We had never been to Wiscombe Park before so it was all new to us. The marshalls at the start warned us that several cars had spun at the first corner in front of hundreds of spectators so best to take care on that one.  It was also nice to meet couple of our friends who popped up here, Tim Best (who took the photo below) and Chris Riley who has so often helped me with building my cars.
Start line Wiscombe Park
The hillclimb turned out to be narrow and quite tricky with a slippery hairpin under trees but we attacked it and enjoyed the run, even managing not to spin.
Wiscombe finish line
After Wiscombe there was a longish run from the south coast all the way up to the north coast at Minehead for lunch in the Beach Hotel. There were hundreds of spectators here taking the chance to look at the parked rally cars whilst the crews had something to eat.

Our next destination was the Porlock Toll Road. This is a privately owned road so is not subject to the normal speed limits and is still used on lots of events. Oliver had watched in car videos and used OS maps to make some basic pacenotes for Porlock so we could attack it with a good deal of confidence and we really enjoyed it.  The lower section is twisty under trees but it opens out across moorland nearer the top so is quite fast.
Nearing the top of the Porlock Toll Road.
I was very pleased with how the TR7 handled here as it was the first chance to drive it that hard. Braking and suspension settings were good and the handling inspired confidence. Just needs some more power now so that new Sprint engine cannot come too soon!
One little bit of trivia from Porlock was ex British rally champion who managed to take a front wing off his borrowed Opel Manta 400 on the hairpin.
Ooops! Jimmy McRae loses his wing on Porlock.

From Porlock we had an interesting run across country and via Cheddar Gorge to the finish back in Bath where the organisers gave us a super dinner at the Macdonald Bath Spa Hotel.  During the meal the various celebrity drivers were interviewed and entertained up with anecdotes from their rally history. Some very funny and some scandalous stories were told!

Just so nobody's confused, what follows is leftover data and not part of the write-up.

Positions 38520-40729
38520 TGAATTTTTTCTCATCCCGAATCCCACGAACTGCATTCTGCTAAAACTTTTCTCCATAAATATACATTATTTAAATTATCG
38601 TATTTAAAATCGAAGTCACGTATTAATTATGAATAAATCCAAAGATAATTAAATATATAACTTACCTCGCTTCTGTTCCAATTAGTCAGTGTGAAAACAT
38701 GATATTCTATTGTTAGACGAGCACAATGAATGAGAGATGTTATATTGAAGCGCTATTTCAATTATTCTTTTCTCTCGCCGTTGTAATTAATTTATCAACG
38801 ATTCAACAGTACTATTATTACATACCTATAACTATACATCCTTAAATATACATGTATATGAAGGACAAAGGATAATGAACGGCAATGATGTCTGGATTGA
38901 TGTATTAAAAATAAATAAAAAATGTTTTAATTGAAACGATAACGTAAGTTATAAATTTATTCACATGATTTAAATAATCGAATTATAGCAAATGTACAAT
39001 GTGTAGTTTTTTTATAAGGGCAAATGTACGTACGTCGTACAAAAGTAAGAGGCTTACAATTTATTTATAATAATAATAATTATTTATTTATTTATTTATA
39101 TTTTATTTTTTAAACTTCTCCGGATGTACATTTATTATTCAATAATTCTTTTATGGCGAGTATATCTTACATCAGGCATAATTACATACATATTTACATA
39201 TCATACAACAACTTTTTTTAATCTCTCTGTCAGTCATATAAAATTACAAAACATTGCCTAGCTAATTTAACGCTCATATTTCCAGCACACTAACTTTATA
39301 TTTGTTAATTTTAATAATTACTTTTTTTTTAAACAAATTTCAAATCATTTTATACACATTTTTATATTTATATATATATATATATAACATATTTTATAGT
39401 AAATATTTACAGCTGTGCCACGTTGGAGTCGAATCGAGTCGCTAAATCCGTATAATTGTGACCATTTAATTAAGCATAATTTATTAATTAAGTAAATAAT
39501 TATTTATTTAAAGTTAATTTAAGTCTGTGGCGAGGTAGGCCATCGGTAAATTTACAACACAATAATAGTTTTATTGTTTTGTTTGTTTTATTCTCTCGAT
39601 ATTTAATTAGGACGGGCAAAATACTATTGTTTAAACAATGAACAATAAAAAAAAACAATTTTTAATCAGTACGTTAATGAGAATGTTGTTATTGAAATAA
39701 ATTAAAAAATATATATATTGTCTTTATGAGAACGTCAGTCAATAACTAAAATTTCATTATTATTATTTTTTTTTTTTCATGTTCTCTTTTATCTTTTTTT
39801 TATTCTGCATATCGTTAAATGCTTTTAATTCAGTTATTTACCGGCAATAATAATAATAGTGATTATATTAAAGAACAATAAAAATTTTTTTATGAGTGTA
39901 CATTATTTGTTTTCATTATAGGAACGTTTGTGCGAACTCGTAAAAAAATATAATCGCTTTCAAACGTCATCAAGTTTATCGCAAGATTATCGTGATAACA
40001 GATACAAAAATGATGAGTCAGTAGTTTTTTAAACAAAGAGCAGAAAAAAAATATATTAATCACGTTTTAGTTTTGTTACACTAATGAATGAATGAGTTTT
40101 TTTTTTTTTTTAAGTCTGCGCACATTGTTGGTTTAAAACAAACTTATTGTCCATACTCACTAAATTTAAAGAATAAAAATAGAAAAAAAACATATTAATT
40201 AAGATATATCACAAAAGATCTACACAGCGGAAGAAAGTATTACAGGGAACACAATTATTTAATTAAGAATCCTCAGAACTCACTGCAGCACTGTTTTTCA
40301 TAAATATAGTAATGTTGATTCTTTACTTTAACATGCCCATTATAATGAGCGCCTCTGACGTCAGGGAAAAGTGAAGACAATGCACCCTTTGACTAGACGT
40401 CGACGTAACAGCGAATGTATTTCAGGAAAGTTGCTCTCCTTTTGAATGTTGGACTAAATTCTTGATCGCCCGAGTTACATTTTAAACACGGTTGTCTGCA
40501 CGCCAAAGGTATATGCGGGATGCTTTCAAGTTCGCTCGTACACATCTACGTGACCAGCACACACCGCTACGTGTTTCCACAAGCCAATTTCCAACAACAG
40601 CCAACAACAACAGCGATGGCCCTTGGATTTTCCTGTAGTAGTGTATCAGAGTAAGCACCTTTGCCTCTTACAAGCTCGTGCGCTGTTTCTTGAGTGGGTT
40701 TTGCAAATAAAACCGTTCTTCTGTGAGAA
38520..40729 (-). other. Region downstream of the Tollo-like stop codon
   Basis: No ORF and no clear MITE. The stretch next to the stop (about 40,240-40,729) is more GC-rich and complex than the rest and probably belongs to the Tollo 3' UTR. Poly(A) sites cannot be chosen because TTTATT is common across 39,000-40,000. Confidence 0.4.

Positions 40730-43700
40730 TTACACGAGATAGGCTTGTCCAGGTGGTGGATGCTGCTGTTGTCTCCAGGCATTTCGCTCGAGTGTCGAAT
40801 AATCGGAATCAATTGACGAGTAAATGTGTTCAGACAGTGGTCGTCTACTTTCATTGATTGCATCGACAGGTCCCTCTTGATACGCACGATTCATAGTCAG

Arriving home next day we had covered about 350 miles so that is a pretty good first test run I think.

Friday, 28 December 2018

October 2018, FHC Final preparations for Lombard Rally Bath

The car was more or less ready to go for the Lombard Rally Bath 2018 on 19th-20th October but I did need to get the tyres replaced as the ones on the wheels were the wrong size and too old anyway.  I run 14" wheels and it turns out that the size I need - 195/60x14 - are not as common nowadays as they used to be. This size has the benefit of being exactly the same rolling diameter as the standard TR7 tyres of 185/70x13.  Budget brands were more common but some searching around found some better quality Firestone Firehawk TZ200 at a local supplier.  These seem to be a good result and feel nice on the car with low noise and decent grip levels.
One of the last jobs was to change the standard sealed beam headlights on the car to some more modern Lucas halogen H4 replacements.  Imagine my surprise when I took the rubber surrounds off the headlights and found all new mountings! My previous TR7 experience has been with nasty rusty ones.
Wow, all new. Never seen that on a TR7 before.
The car was now running, but not very well. The carb mounting rubbers did not look very nice with the usual cracks starting to appear so I swapped them for some better ones which improved things but not enough. I booked a quick session on my local rolling road at Maynard Engines where Martin spent a short time setting the carbs up properly and got it ticking over like a sewing machine. 
Car washed and ready for the Lombard.